I laugh a bit at this transparent ridiculousness, but truth be told I can be the same way. My friend Robert once noted that somebody could be eating poop on a cracker, and he'd be angling for a bite. It can happen easily. A few weeks ago, I took the cookbook Baked: New Frontiers in Baking out of the library. I thumbed through the pages, earmarking a few, thinking maybe I'd make them someday. But then I saw an enticing version of Baked's peanut butter chocolate chip cookies on the lovely blog A Little Ginger. And suddenly I wanted them too! So much!

I've eaten my share of peanut butter cookies over the years, but these are easily the best I've had. Hands down. Perfect cookies. They have a toothsome texture somewhere between soft and crisp, with a deep, slightly salty peanut butter flavor. They keep well, like any cookie, but I think they're especially lovely the first day.

And speaking of ridiculous notions that consume your thoughts, I recently was so taken with the zucchini dishes I saw posted everywhere that I decided to host an All Zucchini Dinner Party. It took a bit of recipe-testing, a mountain of zucchini, and some very game friends, but in the end a good green meal was had by all. You can read about it (and get more recipes than you can shake a squash at) in The Oregonian.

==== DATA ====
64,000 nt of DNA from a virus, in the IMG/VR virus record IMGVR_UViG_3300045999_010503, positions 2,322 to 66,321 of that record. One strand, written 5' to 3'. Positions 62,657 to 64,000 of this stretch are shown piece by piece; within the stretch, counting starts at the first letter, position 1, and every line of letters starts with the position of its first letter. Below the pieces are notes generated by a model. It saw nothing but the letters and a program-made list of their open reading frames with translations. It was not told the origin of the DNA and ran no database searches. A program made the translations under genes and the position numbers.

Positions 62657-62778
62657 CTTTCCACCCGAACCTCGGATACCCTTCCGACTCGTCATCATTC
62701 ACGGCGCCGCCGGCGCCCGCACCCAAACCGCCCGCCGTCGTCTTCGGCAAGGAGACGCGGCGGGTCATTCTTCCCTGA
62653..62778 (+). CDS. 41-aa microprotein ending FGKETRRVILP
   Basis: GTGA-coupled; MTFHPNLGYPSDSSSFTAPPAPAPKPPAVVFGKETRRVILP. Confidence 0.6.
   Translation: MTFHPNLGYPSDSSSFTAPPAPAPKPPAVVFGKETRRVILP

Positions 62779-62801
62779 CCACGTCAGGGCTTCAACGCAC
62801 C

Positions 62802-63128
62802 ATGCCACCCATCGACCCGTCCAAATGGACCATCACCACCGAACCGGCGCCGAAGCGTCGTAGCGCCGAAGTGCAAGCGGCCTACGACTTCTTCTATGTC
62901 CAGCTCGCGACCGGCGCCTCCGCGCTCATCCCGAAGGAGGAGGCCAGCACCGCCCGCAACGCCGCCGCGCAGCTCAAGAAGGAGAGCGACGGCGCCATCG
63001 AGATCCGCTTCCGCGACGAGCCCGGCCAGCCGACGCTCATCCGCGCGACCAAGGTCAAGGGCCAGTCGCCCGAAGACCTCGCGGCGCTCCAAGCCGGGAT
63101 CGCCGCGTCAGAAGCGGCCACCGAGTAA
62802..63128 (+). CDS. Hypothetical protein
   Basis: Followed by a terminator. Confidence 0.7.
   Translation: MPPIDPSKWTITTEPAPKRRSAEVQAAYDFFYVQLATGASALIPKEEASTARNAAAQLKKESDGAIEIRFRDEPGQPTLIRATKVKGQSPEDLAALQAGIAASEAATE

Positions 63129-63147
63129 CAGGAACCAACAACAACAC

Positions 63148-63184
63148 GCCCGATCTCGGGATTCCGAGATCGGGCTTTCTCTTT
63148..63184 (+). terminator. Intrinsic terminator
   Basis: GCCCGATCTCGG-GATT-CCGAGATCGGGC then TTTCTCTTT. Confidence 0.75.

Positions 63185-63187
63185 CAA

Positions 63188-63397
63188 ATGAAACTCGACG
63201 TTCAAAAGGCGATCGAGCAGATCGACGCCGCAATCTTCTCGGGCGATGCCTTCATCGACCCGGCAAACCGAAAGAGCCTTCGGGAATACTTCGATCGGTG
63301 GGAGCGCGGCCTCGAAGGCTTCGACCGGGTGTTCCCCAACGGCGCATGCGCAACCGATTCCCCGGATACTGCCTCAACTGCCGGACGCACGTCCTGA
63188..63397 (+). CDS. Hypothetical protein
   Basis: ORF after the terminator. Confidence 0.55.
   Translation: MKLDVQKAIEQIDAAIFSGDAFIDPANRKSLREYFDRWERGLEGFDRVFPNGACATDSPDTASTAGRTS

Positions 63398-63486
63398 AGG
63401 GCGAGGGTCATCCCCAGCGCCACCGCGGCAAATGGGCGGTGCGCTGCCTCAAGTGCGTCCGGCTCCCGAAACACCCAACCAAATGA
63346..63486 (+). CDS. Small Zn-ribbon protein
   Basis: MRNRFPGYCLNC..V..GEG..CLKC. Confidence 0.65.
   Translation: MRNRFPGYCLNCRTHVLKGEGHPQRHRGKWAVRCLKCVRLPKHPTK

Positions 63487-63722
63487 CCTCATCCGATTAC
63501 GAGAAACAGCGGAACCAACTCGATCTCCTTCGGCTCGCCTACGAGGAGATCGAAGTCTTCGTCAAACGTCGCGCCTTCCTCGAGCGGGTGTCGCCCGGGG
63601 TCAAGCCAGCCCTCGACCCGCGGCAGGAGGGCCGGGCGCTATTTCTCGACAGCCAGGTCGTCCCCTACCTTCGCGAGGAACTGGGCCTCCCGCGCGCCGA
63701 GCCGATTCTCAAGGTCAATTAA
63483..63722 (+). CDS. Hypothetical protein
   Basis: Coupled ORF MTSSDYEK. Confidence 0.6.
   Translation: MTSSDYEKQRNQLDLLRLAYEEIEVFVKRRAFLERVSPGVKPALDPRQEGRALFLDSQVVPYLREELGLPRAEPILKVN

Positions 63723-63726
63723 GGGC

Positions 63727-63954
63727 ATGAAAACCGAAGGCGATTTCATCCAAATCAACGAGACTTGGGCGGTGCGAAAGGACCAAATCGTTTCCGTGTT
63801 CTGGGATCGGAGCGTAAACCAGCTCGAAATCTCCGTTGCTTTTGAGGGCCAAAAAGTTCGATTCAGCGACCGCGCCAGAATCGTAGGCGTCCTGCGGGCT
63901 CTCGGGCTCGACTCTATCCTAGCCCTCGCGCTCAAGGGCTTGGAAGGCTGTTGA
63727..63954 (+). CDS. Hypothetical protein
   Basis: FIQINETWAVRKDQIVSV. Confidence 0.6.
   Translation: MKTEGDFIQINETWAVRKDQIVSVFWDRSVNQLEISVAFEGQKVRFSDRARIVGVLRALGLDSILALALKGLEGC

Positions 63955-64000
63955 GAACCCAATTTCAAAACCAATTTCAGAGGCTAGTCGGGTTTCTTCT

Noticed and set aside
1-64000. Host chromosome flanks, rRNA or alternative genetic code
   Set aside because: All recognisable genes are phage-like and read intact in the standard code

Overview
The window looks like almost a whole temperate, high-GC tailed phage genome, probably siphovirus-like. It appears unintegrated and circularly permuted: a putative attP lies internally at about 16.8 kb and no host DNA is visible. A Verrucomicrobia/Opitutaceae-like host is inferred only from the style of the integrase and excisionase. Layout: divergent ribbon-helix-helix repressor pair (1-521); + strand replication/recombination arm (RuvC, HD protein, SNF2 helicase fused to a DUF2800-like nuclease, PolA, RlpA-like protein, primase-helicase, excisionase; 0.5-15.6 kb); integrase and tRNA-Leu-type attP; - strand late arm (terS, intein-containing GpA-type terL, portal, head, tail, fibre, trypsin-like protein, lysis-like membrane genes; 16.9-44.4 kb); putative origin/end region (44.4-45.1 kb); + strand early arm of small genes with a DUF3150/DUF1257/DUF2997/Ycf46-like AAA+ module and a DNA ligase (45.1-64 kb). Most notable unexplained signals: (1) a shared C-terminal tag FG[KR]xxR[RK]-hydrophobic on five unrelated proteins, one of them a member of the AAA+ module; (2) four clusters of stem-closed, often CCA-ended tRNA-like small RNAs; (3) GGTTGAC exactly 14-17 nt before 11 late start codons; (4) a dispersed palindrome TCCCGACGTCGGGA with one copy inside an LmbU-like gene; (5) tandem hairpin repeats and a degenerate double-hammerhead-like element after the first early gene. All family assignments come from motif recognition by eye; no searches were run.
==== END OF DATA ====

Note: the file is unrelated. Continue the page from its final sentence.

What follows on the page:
Perfect Peanut Butter Chocolate Chip Cookies

adapted from Baked: New Frontiers in Baking
yields ~36 cookies

1 3/4 cups flour
2 tsp baking soda
1 tsp salt
1 cup (2 sticks) unsalted butter, softened to room temperature
1 cup granulated sugar, plus more for topping
1 cup packed brown sugar
2 eggs
1 tsp vanilla
1 cup peanut butter
6 oz chocolate, milk or dark, coarsely chopped

In a medium bowl, sift together the flour, soda and salt. Set aside.

In a mixer, cream together the butter and sugars until light and fluffy. Add the eggs one by one, mixing until combined. Add the vanilla and peanut butter, mixing until well combined.

Fold in the dry ingredients until *just* combined. Fold in the chocolate bits, and place in a covered container and refrigerate overnight.

On baking day, remove the dough from the refrigerator, and preheat the oven to 375 degrees. Plop out rounded tablespoons of dough onto lined cookie sheets, at least 2" apart, and flatten slightly with the heel of your hand to smush the doughballs into chubby disks. Sprinkle a bit of granulated sugar on each cookie, enough to give a light dusting (this will make a lovely, sweet-crunchy crust).

Place sheets in oven and bake 10-12 minutes, until the edges just turn golden brown. Remove from oven, let cool on the sheet for 5 minutes, and then remove to finish cooling on a rack. Enjoy.